Several companies now backtracking on flexible working
As the labour market evolves, more and more bosses are now asking their workers to return to the office as these temporary remote arrangements no longer stand. The tech slowdown and looming economic instability have meant retention may no longer be a top priority, particularly amid job cuts.
Will this mark a permanent return to in person working?
Hybrid arrangements, where workers go into the office part of the week, have gained broad acceptance as a compromise over the last few years, but many workers are holding out, even as some companies now demand full-time return.
In January Disney CEO Bob Iger sent a memo to his employees. The company had been allowing its employees to work from home twice a week at times of high demand for a work-life balance and remote culture.
Bob Iger said that the company was now reversing course and that staff would now have to return for four days a week starting from March.
With companies like Twitter, KPMG and Starbucks now shying away from the flexibility within the workplace, it does seem that things are eventually reverting back to pre-pandemic days.
David Solomon, the CEO of Goldman Sachs, was always keen to get his 60,000 employees back to the workplace ASAP. In a Bloomberg Television interview, he stated, “I certainly would expect a lot of Goldman Sachs employees back in full by the end of the year.”
Whilst the flexible arrangement has in some cases improved performance, helped reduce burnout and boost work life balance, there seems to be a mismatch between what the workers and employer want.
Short term solution
The pandemic has had a huge impact on the role of the office, with so many employees switching to home working and adapting well to the remote environment. Overall, this change has been positive for many of companies.
While companies could save on real estate, hybrid work could come with other costs – from worries about lost productivity and collaboration to mentoring and the organisation’s culture.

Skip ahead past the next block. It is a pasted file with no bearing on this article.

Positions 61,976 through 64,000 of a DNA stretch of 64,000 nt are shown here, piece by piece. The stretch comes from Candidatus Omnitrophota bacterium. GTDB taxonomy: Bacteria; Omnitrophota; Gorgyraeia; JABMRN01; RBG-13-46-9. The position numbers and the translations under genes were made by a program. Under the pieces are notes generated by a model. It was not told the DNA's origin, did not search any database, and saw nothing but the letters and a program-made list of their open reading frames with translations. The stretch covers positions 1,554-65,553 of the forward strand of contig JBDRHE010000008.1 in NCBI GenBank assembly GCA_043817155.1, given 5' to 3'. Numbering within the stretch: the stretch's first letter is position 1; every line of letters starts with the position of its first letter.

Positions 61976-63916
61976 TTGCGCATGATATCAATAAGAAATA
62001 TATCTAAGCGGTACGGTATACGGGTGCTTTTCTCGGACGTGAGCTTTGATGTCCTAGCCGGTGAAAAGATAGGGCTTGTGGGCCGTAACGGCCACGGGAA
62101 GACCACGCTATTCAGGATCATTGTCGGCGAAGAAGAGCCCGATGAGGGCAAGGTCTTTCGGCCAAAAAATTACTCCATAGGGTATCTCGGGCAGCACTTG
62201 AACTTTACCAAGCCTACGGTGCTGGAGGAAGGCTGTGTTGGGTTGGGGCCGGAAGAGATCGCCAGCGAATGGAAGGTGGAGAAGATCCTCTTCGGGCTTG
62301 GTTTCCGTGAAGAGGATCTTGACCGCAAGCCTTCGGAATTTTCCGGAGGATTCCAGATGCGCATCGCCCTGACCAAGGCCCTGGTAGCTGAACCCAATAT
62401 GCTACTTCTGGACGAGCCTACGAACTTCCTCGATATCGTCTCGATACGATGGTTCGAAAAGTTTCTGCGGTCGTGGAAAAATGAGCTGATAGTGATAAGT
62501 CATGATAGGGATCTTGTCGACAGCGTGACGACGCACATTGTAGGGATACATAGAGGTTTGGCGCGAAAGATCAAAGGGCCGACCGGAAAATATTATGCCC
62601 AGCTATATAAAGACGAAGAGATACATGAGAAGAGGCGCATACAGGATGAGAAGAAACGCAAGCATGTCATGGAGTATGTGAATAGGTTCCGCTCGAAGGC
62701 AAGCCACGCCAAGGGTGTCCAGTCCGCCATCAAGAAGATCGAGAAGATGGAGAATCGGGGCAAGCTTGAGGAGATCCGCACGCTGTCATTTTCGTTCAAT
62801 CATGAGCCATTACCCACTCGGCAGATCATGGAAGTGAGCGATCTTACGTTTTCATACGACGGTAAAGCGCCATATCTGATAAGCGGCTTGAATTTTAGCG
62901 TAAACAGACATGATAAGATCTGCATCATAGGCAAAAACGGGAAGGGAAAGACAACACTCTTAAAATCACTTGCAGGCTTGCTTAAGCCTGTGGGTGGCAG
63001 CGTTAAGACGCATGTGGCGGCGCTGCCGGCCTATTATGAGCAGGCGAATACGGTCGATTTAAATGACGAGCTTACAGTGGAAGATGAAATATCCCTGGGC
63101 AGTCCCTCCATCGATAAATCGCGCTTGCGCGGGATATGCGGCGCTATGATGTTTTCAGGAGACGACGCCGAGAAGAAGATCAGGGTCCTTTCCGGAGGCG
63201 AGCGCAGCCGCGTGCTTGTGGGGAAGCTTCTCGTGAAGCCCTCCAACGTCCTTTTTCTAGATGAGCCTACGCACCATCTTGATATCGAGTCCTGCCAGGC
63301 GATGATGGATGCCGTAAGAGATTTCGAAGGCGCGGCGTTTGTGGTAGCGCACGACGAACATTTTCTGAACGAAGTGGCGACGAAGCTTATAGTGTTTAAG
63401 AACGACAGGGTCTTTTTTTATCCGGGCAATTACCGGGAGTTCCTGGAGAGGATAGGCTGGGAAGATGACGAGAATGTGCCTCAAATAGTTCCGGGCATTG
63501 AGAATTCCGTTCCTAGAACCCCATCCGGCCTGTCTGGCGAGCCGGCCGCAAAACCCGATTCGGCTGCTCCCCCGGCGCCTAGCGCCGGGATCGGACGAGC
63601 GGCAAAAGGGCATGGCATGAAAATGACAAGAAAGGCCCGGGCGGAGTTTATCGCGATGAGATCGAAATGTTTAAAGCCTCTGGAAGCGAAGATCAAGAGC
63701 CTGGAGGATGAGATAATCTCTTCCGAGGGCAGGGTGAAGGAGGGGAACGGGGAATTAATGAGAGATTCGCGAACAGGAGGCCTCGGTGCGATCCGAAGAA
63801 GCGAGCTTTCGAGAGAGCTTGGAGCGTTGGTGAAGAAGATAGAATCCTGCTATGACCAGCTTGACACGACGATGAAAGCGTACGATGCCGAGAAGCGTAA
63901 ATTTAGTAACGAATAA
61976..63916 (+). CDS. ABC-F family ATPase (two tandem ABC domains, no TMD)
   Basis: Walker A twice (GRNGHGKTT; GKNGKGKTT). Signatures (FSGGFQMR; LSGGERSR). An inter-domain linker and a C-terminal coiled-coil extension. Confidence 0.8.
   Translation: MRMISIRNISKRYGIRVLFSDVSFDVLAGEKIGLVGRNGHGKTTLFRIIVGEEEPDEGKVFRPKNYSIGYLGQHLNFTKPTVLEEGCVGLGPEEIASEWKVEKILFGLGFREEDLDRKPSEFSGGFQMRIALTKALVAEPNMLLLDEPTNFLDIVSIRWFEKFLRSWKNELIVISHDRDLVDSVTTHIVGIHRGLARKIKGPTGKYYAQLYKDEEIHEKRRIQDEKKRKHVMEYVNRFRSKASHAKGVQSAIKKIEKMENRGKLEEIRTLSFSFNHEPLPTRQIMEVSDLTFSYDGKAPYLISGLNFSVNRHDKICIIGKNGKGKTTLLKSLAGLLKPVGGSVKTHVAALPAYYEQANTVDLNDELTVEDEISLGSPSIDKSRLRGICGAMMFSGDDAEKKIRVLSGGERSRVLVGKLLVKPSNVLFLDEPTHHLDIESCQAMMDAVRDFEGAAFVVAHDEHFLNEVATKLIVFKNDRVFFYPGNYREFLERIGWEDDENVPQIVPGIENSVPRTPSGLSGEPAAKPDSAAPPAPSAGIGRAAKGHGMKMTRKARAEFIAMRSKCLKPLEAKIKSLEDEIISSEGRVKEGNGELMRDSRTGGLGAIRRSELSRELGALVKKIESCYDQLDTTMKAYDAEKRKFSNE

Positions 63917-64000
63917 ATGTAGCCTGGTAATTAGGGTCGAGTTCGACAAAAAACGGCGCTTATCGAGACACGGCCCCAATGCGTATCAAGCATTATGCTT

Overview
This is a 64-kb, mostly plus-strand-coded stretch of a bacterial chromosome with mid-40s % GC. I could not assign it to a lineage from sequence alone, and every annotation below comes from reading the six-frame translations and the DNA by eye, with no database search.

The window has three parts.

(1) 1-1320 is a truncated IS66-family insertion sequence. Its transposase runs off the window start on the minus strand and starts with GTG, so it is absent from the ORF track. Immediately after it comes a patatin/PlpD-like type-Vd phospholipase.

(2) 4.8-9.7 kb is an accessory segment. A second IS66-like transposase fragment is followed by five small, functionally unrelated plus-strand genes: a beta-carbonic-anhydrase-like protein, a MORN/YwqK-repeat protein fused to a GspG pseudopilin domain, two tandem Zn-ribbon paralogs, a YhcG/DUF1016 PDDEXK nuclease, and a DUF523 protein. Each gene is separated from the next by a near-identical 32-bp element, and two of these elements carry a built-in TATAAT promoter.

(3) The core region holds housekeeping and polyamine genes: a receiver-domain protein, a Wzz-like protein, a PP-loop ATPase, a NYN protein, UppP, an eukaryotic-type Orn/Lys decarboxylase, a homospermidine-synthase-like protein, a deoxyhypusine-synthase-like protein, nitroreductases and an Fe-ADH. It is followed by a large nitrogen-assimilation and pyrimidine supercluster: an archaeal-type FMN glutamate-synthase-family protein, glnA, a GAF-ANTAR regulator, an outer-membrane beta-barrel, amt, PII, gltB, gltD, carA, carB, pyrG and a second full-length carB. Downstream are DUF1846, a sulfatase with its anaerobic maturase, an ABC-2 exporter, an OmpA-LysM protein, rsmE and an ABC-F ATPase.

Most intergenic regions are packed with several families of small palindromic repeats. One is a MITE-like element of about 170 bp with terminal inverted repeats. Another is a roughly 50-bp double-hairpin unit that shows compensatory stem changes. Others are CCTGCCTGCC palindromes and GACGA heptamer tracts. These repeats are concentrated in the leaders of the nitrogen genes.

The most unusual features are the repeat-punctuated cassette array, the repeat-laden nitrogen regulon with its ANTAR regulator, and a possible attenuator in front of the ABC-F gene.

The return – the benefits
So, what benefits do offices/workplaces provide to businesses and employees, and why is returning to the office now being seen again as a possible.
- Productivity: employees can get more done in their day and focus on their work by avoiding the many potential distractions at home.
- Collaboration: Workers who are physically able to see and talk to each other face to face will find it easier to streamline their communications. They bounce off each other and come up with new ideas.
- Socialisation: Bringing them back to the office keeps them engaged and connected with their own team and workforce.
- Coordination: Office-based work helps teams stay functional and aligned with the work of others.
- Health and wellbeing: You can not only safeguard employees’ physical health but also improve their mental health by giving them the confidence that they can return to work safely.
Gaining the upper hand
Workers have for a while had the upper hand when it comes down to bargaining for flexible working.
But as we are in the time of market crisis and as companies axe jobs on a wider scale, the power dynamic is swaying back into the hands of the employers. In fact many are using this opportunity to enforce or overhaul their working practices.
For the many affected workers, their fears of recession and layoffs mean many will have to return to the office.
Before the pandemic you were privileged to work remotely as it was generally reserved for the workers who had a very specific job or special arrangement.
Flexible intentional working
Employers are now aware that many employees will be unhappy about these changes with some now branding “Flexible, intentional working” instead of the phrase ‘return to work’.
In person interaction
Companies are now seeing that elements of in-person interaction have been lost during the pandemic and the return to the office is a way of getting some of this back.
For companies that now demanding workers return to the office, they could now end up losing some of their top talent. For management at least, the benefits could outweigh the risks ahead. Some companies are willing to spend more time and resources getting employees back in the workplace more regularly or find new workers.
Although more and more organisations are pulling their work in, we will still see a high number of remote workers than we saw before the pandemic.
It will certainly be interesting over the course of the year to see how this trend evolves and whether companies are more innovative when their workers are all in the same place.